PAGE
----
A fresh storm of attack greeted the publication of Pusztai’s work, and even reported threats to the Editor of the Journal publishing the paper(41). Why is the work so controversial?

Pusztai and his coworkers created GM potatoes expressing a snowdrop lectin (GNA) to increase resistance to insects and nematodes. GNA was chosen because previous studies showed that the effects of the lectin have been ‘minimal’, at least when rats were fed on large amounts of the lectin for ten days or less. Pusztai’s collaborator, Stanley Ewen, undertook to examine the microscopic structure of the lining of different parts of the rat gut in groups of young animals fed for ten days, respectively, on non-GM potatoes, GM-potatoes and non-GM potatoes spiked with the GNA protein. All the diets had the same protein and energy content.

Variable effects were found in different parts of the gut. In the stomach, a highly significant thickening of the lining was found in both rats fed GM potatoes and those fed non-GM potatoes spiked with lectin. It was reasonable to conclude, therefore, that the effect on the stomach lining was mainly due to the GNA protein. However, significant changes in the lining of the small intestine and parts of the large intestine were found only in the group of rats fed GM potatoes. Ewen and Pusztai conclude that "other parts of the construct or the genetic transformation (or both) could also have contributed to the overall biological effects of the GNA-GM potatoes." In addition, rats fed GM potatoes also had significantly increased lymphocytes (white blood cells) in the gut lining, which indicates damage to the intestine(42).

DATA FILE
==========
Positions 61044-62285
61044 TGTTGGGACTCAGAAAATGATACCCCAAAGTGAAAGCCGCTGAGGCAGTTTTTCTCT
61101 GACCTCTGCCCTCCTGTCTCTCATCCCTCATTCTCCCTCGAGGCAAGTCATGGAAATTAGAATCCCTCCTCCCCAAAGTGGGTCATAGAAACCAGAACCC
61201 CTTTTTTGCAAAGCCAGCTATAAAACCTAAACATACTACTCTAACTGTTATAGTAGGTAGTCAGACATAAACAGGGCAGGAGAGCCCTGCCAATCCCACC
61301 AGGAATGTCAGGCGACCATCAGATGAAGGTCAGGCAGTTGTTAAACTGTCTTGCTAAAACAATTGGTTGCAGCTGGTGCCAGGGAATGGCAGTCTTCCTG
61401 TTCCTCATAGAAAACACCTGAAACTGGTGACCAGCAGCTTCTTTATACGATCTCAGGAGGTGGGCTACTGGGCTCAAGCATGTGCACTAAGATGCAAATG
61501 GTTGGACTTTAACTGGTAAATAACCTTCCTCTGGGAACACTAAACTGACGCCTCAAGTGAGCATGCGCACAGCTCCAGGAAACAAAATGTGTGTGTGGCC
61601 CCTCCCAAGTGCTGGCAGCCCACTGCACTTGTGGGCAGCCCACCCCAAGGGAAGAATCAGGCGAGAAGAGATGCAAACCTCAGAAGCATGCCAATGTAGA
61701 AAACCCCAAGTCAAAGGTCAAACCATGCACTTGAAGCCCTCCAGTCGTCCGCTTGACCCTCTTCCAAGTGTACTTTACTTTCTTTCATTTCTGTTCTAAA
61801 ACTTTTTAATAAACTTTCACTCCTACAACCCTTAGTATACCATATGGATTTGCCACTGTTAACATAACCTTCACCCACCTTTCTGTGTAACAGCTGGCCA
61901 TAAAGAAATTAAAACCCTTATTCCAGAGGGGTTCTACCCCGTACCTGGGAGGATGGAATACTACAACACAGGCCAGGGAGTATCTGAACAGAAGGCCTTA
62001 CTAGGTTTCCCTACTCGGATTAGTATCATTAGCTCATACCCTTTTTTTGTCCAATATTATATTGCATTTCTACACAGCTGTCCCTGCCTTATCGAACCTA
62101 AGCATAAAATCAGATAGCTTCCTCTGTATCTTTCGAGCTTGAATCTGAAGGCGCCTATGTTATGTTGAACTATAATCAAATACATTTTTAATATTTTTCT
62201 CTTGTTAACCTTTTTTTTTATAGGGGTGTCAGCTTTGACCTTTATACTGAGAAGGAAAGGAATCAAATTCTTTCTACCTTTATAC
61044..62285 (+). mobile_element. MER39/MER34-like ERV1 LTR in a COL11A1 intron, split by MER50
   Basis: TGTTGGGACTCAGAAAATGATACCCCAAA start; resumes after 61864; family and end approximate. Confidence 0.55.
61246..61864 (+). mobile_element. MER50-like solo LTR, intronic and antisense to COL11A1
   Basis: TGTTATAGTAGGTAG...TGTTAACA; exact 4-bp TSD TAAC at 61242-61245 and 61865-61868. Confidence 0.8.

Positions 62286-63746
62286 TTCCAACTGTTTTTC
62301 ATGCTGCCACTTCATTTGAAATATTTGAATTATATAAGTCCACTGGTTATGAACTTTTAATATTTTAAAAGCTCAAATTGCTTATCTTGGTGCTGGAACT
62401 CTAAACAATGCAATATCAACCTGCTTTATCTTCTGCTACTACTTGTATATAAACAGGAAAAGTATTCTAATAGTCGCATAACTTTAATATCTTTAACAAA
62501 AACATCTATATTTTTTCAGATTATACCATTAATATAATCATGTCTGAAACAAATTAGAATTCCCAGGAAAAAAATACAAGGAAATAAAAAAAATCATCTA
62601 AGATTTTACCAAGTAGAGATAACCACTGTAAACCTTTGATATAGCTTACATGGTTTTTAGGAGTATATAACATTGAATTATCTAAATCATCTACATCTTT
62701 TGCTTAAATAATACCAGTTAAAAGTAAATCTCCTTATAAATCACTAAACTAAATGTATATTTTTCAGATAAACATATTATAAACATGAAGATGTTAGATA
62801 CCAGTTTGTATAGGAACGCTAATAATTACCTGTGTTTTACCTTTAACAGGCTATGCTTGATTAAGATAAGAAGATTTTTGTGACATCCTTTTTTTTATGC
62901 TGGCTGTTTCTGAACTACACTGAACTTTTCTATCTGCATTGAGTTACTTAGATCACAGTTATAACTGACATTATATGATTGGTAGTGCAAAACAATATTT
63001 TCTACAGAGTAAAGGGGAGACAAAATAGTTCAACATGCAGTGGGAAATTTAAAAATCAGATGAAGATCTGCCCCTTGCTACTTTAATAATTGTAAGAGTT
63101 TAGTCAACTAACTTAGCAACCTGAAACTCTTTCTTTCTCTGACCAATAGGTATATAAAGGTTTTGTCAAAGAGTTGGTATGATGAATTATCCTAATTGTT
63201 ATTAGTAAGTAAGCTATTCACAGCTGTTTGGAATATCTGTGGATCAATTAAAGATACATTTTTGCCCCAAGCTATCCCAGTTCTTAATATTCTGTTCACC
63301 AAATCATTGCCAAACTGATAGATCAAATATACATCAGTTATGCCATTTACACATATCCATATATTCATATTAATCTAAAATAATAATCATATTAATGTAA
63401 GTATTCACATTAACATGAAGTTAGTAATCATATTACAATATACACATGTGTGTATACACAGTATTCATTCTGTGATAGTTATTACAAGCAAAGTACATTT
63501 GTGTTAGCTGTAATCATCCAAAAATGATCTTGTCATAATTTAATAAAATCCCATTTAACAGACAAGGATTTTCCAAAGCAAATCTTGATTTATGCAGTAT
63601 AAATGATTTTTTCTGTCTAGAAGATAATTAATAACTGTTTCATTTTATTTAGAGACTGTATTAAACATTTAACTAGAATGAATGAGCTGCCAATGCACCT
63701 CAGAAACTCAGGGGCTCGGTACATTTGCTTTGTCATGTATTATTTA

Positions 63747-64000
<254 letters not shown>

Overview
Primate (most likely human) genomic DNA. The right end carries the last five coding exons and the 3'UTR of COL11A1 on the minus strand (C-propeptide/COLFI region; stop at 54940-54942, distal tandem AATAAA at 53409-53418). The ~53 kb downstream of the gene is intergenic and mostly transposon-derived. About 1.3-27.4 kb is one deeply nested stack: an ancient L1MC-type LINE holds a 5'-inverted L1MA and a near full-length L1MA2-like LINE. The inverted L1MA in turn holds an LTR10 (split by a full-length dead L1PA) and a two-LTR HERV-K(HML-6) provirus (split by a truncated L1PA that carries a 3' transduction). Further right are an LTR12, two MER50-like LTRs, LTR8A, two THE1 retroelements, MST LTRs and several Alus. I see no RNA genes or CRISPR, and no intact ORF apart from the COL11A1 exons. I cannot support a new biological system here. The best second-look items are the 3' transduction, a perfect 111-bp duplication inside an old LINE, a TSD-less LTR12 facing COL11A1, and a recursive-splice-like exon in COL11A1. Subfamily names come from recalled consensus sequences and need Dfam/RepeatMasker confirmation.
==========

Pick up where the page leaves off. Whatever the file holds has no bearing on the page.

The explosive claim is that "other parts of the construct or the genetic transformation process" may be toxic. If that is the case, all GM crops may not be safe. Elsewhere, Pusztai has questioned the safety of the promoter from the cauliflower mosaic virus (CaMV), a piece of genetic material isolated from the virus, which is stitched next to a gene to enable the gene to be switched on. The CaMV promoter is in the GM potatoes fed to the rats, as well as in practically all current GM crops. Could the signs of damage to the intestine be due to viral infection? That was a claim made in Pusztai’s earlier communications(43), though not in the present publication. If so, might the cauliflower mosaic viral promoter have anything to do with it?

The CaMV promoter is known to have a ‘recombination hotspot’ – a site at which it is prone to break and join up with other DNA(44). We have reviewed all the relevant scientific findings, which suggest that the CaMV promoter will enhance the horizontal spread of transgenic DNA to unrelated species, and that the CaMV promoter may recombine with dormant viruses - present in all genomes - to generate infectious, disease-causing viruses(45). On that basis, and in accordance with the precautionary principle, we recommend that all GM plants containing CaMV promoter and products with incompletely degraded DNA should be immediately withdrawn from use.

Neither Pusztai nor Ewen regards their research as definitive proof that GM potatoes, or GM food in general is harmful. Pusztai has repeatedly stressed the need for further research. However, the results do throw into serious doubt the claim of the biotech industry and regulatory authorities that GM food is safe. A leading British statistician had said privately that one should be worried if even a single rat had been affected.